Leabhra Feabhra - Peig as Gaeilge?
I thought I might get a copy of the (infamous?) Peig for "Leabhra Feabhra", but there are half a dozen different results showing up on Amazon, and as far as I can tell, they are all in English, except, perhaps for "Peig Sayers: Labharfad le Cach/I Will Speak To You All", which appears to be transcriptions of sound recordings from the BBC and RTE archives, rather than the book that was apparently the bane of Irish students.
Can anyone give me a pointer to an Irish language copy of Peig, even from a source in Ireland?
Try using your preferred search engine with the keywords Peig "a scéal féin" — that should bring up current sellers of the book.
Thanks - that at least helped me find the correct ISBN numbers on OCLC. Which lead me to two resellers looking for $1,992 (plus $3.99 shipping) for a copy of a book which hundreds of thousands of Irish people owned at some point!!!!! (so much for the laws of supply and demand :-)
In my search for a copy of Peig, I came across this interesting blog post about the importance of the language and the part that Peig played in the teaching of Irish:
And www.peig.ie, that labels itself "Lárphointe eolais don Ghaeilge: Nuacht, imeachtaí agus níos mó. . ." - "Information hub for the Irish language : News, events & more.."
The OCLC entry on worldcat for the 2003 edition by Máire Ní Mhainnín; Liam P Ó Murchú is here:
ISBN10: 1903896177 ISBN13:9781903896174
Litriocht.com has a different edition, by Comhlacht Oideachais na hÉireann so presumably a textbook:
http://www.litriocht.com/shop/product_info.php?products_id=2213 Peig Tuairisc a thug Peig Sayers ar imeachtaí a beatha féin. Máire Ni Chinnéide. A d'ullmhaigh an chéad Eagrán ISBN10: 0861673557 ISBN13: 9780861673551
OCLC says that this was originally published in 1954.
Still trying to figure out what to buy, and where!
Perhaps those $1,992 copies are mint condition first editions with original dust covers, intended for committed bibliophiles? I’d be surprised if there weren’t bookshops in Ireland willing to sell the 2003 edition that you’d found above to overseas customers, let alone used bookshops that would similarly sell well-worn copies of older editions. Have you tried searching on the ISBN numbers for the edition of interest to you?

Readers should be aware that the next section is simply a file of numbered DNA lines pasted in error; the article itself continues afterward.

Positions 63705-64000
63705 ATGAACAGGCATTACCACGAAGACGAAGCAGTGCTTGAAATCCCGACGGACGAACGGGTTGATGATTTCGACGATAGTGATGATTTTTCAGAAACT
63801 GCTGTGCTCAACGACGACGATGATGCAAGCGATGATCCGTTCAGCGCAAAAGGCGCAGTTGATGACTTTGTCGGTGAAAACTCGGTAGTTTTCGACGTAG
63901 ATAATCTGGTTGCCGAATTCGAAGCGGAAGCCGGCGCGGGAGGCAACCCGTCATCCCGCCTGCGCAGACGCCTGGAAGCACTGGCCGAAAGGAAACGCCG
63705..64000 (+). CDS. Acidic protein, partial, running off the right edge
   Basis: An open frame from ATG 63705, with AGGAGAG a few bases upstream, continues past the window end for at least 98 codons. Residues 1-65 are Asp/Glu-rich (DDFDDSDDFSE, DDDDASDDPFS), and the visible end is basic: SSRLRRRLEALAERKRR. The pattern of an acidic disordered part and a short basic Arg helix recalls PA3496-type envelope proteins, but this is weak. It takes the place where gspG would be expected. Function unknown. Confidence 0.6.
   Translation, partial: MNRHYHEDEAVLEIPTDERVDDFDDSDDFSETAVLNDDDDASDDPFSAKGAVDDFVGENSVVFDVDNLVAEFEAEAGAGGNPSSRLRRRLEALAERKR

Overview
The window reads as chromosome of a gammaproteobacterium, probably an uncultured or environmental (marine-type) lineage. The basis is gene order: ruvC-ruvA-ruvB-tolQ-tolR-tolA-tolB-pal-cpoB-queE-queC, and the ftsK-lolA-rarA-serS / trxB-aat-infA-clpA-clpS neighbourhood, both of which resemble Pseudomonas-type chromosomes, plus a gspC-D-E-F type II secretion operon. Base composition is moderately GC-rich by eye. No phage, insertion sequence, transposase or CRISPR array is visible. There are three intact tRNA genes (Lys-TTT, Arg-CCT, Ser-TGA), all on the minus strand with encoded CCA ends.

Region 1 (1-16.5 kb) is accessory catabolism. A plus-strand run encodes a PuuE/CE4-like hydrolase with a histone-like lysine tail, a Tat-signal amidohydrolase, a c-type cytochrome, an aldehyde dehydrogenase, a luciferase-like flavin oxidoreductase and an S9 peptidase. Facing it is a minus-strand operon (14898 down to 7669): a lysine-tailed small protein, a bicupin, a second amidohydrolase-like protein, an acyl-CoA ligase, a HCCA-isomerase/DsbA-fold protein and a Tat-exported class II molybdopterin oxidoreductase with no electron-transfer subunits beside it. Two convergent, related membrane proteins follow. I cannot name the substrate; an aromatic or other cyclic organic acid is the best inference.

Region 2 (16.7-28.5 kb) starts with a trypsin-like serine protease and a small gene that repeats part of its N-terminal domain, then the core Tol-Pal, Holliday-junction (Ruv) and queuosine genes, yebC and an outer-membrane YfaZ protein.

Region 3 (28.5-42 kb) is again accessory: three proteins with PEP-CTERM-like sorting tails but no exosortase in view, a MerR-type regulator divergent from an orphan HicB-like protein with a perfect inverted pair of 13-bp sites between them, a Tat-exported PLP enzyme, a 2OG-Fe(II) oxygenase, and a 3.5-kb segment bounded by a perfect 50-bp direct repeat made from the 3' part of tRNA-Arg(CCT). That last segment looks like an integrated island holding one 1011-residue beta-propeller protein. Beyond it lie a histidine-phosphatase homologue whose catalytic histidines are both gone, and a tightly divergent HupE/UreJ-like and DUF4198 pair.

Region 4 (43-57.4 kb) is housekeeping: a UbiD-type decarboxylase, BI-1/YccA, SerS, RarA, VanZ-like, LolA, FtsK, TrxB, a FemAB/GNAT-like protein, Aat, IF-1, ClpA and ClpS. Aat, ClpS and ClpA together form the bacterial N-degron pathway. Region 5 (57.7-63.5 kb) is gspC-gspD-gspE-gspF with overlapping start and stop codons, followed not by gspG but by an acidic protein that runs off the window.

I think that I saw a list of bookshops in one of the stickied discussions, I need to go look for it. So far, I've only found a couple of Irish booksellers on line, and they either don't support ISBN searches, or they don't have that version.
The Amazon listings are for 2 different copies 1998 edition, not mint condition (one listed as "Used - Good Condition" and the other as "Used - Very Good Condition". It's just a weird quirk of the way Amazon allows sellers to compete up as well as down in price.
I'm not in that great a hurry, I was just surprised that a book that there must have been hundreds of thousands of copies of is so hard to find.
Kennys was the first place that I tried - they have a 2005 edition of the text book version, but it costs €27.57 - better than $1,992 plus shipping, but still a bit more than I expected.
Oddly enough, I've never read Peig - I think it came into general school use after my time! I'm often in Irish language bookshops at the moment and will keep an eye for a cheap copy to offer here.
Peig was on the curriculum in the 1960s (possibly even the late 50's, if Comhlacht Oideachais na hÉireann was publishing it in 1954). I was under the impression that it was one of a small number of choices on the curriculum until the late 90's.
Judging by it's reputation, maybe you've just blocked it out as a way of coping :-)
I left primary school 1959,, secondary 1964 and have no recollection of the book. I did half my Leaving Cert through Irish - so am unlikely to be "blocking"! Exploring Duolingo as one of several approaches to teaching beginners. Beir bua.
Unless you have a good command of Munster Irish, I'd suggest being wary of the book, especially if you find it unedited. Now, I'm sure a lot of later editions have been standardized (such a shame, to be honest), but the original is very much thick Munster Irish.
Standardized editions that might conceivably be intelligible to me are far more useful than an original in a dialect that would just add extra layers of difficulty to a task that will already be a quite a challenge.
The real shame is fetishizing dialects to the extent that the language has to die out for everyone but committed linguists and language activists, like those who think that Chaucer and Beowulf should only be read in the original versions.
I have the book. I probably bought it on Amazon or Ebay. Can't read a word of it, even now. I suggest getting children's books to start (I can't read those either but I can at least get a word here or there or sometimes get the idea of what is being said but looking up words and translations).